Lake Effect

Chicago’s Navy Pier announces plans for a hotel and completes a bigger, better Ferris Wheel

Architecture Development Midwest News
The first phase of the new Navy Pier redevelopment by James Corner Field Operations is now complete. (Courtesy Navy Pier)
The first phase of the new Navy Pier redevelopment by James Corner Field Operations is now complete. (Courtesy Navy Pier)

For the first time in its 100-year history, Chicago’s Navy Pier may be the site of a new hotel. As part of Centennial Vision, a multiphase redevelopment of the Pier, the city and Chicago-based hotel management company First Hospitality Group, Inc. announced plans for a 200-room hotel.

Heading the preliminary design is Chicago-based KOO. Led by Jackie Koo, the office is also responsible for the Wit Hotel in the North Loop and the Inn at Lincoln Park. The new privately funded hotel is expected to cost roughly $90 million. According to a press release, financing has already been secured, and construction is expected to begin in 2017.

The KOO-designed hotel will be the first hotel located directly on Navy Pier. (Courtesy Koo Associates)

The KOO-designed hotel will be the first hotel located directly on Navy Pier. (Courtesy Koo Associates)

The preliminary design of the hotel includes five levels of hotel rooms looking out over the south side of the Pier. Located near the Pier’s east end, each room would include a balcony and bay window.

The announcement coincides with events surrounding the Pier’s 100th anniversary. The most visible of these events is the opening of the new 196-foot-tall Centennial Ferris Wheel. The new wheel replaces a smaller version, which has been moved to Branson, Missouri. Like the last wheel, the new ride will have light shows coordinated with the Pier’s regular weekly and holiday fireworks shows. At a cost of $26.5 million, the Centennial Ferris Wheel is 50 feet taller, and can hold 150 more passengers than its predecessor. Erecting the 525-ton wheel presented unique problems, which included a limit on crane size due to the parking garage below and the weight limits of the Pier. Chicago’s inclement weather also played a role, as wind speeds and temperatures on the Pier are often much more extreme than in the city.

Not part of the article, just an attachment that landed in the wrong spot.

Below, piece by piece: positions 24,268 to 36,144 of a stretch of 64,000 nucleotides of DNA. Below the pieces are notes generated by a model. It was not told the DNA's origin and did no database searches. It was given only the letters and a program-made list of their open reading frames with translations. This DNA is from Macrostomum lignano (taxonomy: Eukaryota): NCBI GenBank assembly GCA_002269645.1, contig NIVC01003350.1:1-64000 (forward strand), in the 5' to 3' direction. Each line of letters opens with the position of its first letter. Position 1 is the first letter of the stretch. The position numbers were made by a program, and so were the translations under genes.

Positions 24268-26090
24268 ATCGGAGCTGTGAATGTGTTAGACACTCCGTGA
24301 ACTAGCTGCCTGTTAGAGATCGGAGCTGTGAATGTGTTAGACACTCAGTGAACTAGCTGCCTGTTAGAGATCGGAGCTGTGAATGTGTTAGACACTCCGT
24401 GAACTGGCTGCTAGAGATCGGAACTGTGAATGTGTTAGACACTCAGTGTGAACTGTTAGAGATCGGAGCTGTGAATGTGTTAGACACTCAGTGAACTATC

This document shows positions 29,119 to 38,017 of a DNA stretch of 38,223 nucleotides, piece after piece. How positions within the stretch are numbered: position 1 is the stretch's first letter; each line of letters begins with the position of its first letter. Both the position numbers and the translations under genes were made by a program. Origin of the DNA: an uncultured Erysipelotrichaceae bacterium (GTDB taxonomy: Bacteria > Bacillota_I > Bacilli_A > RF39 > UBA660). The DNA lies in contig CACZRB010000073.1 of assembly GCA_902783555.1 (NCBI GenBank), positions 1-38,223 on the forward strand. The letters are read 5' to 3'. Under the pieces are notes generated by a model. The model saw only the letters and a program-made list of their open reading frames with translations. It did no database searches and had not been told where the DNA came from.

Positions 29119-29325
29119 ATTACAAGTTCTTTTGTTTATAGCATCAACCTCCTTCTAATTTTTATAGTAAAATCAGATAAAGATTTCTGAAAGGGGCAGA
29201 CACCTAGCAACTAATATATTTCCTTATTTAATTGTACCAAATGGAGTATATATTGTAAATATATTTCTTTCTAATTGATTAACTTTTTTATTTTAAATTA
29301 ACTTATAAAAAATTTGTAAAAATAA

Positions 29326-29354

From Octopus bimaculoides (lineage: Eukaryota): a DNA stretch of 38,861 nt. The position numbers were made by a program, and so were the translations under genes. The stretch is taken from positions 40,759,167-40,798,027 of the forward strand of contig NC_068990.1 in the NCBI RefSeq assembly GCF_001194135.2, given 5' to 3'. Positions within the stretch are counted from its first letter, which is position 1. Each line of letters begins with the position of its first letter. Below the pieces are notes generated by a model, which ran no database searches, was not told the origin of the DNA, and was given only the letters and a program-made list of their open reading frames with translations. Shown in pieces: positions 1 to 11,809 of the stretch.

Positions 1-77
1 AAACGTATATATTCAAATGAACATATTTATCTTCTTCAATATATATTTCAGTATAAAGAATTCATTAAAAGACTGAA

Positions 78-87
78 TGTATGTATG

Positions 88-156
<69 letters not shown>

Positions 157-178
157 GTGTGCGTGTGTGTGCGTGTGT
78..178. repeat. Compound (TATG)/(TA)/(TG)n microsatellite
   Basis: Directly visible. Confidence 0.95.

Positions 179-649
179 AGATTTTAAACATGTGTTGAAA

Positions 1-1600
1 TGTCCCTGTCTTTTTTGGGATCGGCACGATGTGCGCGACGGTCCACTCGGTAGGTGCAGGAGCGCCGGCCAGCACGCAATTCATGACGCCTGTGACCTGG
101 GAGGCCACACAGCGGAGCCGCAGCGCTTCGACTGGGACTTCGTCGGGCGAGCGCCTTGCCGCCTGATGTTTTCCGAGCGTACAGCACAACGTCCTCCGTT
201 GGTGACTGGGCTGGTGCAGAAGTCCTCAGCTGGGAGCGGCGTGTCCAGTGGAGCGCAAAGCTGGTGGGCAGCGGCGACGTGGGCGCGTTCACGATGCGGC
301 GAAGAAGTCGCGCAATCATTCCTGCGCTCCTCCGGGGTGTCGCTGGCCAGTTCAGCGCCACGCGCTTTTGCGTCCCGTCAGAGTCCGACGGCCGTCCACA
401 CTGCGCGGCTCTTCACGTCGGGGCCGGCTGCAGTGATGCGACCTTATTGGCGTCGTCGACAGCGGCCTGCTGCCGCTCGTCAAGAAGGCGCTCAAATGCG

(Courtesy Koo Associates)

(Courtesy Navy Pier)

Along with the Centennial Wheel, the Polk Bros Park and a reconfiguration of the general park and entry roadways have been completed. These projects were all part of Phase I of the Pier’s redevelopment. Also nearing full completion is the Wave Wall designed by New York–based James Corner Field Operations as part of its master plan for the entire Pier. New renderings have also been released for additions to the existing Shakespeare Theater on the Pier. These additions, designed by Chicago-based Adrian Smith + Gordon Gill Architecture, are expected to be complete by fall 2017.

Improvements aim to attract visiting tourists as well as local residents to the 100-year-old Navy Pier. (Courtesy Navy Pier)

Improvements aim to attract visiting tourists as well as local residents to the 100-year-old Navy Pier. (Courtesy Navy Pier)

Navy Pier is considered one of the largest tourist attractions in the Midwest, with over nine million visitors a year. The Pier was conceived as part of Daniel Burnham’s Chicago Plan. In its 100-year history it has been, among other things, a municipal pier, a naval training area, a school of architecture (now the School of Architecture at the University of Illinois at Chicago), and has seen varying levels of popularity and disrepair. The now-packed 50-acre pier and this new redevelopment are playing a large role in the mayor’s goal of bringing 55 million annual tourists to Chicago by 2020. 

(Courtesy Navy Pier)

(Courtesy Navy Pier)

 

 

 

 

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